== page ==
Surgical

More than just routine spaying and neutering procedures, we offer advanced surgical techniques and technology in a small clinic setting. Procedures such as traditional anterior cruciate repair, bladder stone removal, spleen removal, skin biopsy or mass removal, and tooth extractions are just some of the surgeries we perform at our clinic. Our experienced and compassionate veterinary team takes every precaution so that your pet receives the highest-quality surgical care. All anaesthetics are specifically tailored to your individual pet based on breed, age, health concerns, blood results and other risk factors. We use advanced sterilization techniques, ECG and oxygen saturation monitors, warming pads to minimize hypothermia, intensive post-surgical “TLC” after care and most importantly, appropriate pain control for those more extensive surgeries. Laser therapy is also available to minimize inflammation and pain after surgery. If a more specialized procedure is required, we have access to mobile surgical personnel who will utilize our facility to perform the surgery in-house. This allows for continuity of after-care with the patient through their regular doctor giving peace of mind to our clients.

Pain Management

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Pain management is of great concern to both veterinary health care professionals and pet owners. As in human medicine, we have a variety of medications, nutraceuticals and ancillary treatments such as laser therapy to manage your pet’s pain, both before and after surgery or in the event of an injury or infection. We can also ease pain caused by chronic diseases, such as arthritis and cancers.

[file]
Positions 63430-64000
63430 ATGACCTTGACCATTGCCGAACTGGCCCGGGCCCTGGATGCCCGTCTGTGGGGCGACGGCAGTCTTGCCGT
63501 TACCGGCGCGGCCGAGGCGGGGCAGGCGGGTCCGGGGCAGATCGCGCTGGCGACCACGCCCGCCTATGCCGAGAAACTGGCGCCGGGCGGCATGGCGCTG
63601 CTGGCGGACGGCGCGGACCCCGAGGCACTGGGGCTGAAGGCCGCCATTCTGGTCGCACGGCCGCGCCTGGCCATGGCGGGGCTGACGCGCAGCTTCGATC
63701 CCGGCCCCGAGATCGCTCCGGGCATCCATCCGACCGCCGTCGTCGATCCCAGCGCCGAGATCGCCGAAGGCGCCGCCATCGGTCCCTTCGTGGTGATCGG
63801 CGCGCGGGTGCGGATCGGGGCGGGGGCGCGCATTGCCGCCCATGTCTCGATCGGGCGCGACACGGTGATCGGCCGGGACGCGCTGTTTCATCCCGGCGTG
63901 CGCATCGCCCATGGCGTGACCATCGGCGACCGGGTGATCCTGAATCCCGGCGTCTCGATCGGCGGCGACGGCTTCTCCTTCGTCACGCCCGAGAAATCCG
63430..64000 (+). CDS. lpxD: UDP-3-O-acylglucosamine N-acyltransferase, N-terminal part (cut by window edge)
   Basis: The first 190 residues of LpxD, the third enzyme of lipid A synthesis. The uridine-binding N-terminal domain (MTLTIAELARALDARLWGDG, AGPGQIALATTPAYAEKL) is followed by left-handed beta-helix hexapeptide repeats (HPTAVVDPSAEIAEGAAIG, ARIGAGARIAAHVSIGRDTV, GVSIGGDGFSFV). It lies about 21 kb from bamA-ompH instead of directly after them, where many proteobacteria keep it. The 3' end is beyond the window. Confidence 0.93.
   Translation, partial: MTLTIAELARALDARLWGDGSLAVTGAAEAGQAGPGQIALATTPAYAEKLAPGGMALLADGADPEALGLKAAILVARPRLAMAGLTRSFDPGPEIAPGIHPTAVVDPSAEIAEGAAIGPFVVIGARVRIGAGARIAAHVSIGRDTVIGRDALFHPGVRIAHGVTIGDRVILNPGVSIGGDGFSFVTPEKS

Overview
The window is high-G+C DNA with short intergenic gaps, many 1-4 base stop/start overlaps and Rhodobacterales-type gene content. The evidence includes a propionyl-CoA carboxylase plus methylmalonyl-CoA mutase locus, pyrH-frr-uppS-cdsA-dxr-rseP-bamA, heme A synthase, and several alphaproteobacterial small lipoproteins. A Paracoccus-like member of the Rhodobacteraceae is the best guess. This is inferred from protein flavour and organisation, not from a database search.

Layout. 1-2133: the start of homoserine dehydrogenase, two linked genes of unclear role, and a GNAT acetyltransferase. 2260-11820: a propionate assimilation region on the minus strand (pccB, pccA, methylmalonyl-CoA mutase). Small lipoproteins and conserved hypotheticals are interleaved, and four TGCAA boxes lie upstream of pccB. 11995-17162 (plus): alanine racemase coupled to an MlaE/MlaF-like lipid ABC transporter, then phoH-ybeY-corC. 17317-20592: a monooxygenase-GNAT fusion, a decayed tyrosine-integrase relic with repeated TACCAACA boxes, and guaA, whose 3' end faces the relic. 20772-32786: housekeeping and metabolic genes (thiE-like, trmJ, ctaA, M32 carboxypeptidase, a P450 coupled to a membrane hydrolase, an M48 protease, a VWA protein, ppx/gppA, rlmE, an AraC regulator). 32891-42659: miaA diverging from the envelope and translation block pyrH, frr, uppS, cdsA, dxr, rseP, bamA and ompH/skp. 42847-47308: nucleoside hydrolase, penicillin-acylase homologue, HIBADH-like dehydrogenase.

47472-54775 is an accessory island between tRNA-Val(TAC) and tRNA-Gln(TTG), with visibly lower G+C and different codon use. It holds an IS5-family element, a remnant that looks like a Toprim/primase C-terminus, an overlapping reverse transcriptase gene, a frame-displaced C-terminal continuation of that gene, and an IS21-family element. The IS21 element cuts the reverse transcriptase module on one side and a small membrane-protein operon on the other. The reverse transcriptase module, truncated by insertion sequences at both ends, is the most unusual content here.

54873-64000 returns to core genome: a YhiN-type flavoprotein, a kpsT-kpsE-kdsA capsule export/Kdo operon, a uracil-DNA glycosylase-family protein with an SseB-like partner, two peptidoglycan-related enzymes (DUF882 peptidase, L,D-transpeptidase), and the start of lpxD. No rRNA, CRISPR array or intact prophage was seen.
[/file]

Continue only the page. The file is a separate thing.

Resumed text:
We would be pleased to discuss the options available to you and your pet under any of the above circumstances.

General Anesthesia

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For some procedures, your pet will need to be administered general anesthesia so that he or she will be unconscious and not feel pain. Many pet owners worry about their pets being administered general anesthesia. We can assure you that modern anesthesia is generally quite safe; to further lower any risk, we perform a physical examination and run blood work ahead of time to catch any underlying health issues. In addition, we follow a specific anesthetic protocol, including monitoring vital signs during the procedure, to ensure the safety of our patients.

We begin most general anesthetic procedures by administering a sedative to help the pet relax and decrease any anxiety and pain. We then administer an intravenous drug to provide complete anesthesia and place a breathing tube into the patient’s trachea (windpipe). To maintain the state of unconsciousness, we deliver a gas anesthetic in combination with oxygen through the breathing tube.